Net Net: Promoting innovation and managing change
Net Net: Promoting innovation and managing change

Davidson Kempner feasts on Lehman, Greek bonds

September 15, 2008, the day the 150-year-old Lehman Brothers declared bankruptcy.
Keith Lew | Flickr Vision | Getty Images

One of the largest hedge fund firms in the world continues to make money quietly by focusing on beat up loans—despite the general perception that bonds have little to offer investors.

Davidson Kempner Capital Management, the $22 billion New York City-based shop run by Thomas Kempner Jr., gained 2.8 percent in the first quarter in its Institutional Partners fund largely on so-called distressed bets like Lehman Brothers bonds, Greek government debt, and U.S. and European commercial mortgage-backed securities.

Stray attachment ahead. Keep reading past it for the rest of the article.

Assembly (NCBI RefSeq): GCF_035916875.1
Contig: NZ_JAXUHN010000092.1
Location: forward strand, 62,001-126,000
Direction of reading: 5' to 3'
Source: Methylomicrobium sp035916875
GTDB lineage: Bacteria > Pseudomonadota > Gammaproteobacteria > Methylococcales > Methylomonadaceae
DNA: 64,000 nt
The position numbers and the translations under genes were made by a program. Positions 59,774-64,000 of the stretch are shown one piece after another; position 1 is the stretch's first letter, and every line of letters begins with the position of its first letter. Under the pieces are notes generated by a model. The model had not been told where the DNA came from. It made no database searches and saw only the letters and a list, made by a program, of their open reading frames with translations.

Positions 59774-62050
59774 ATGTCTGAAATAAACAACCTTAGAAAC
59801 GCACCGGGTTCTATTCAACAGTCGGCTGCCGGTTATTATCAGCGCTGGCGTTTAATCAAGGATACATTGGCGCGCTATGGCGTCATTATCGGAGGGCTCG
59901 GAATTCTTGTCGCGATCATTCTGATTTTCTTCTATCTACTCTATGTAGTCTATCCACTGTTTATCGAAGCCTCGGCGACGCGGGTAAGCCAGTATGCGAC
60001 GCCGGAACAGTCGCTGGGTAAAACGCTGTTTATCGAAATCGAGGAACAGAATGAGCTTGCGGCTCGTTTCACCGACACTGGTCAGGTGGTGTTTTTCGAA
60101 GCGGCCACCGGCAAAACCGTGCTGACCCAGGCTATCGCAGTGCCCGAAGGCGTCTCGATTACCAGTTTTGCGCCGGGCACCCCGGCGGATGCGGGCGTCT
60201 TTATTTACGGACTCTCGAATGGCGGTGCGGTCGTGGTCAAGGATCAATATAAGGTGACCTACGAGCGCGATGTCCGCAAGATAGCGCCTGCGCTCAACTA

Read MoreHedge fund vultures feast on Lehman corpse

"So far, the fall in equities prices has not spread into the credit markets. However, the current market conditions are likely to create some dislocations, allowing us to put our additional cash to work at good spreads," Kempner wrote in a private letter to investors Wednesday.

Other winners in the first quarter included Signet, Kabel Deutschland and MAN.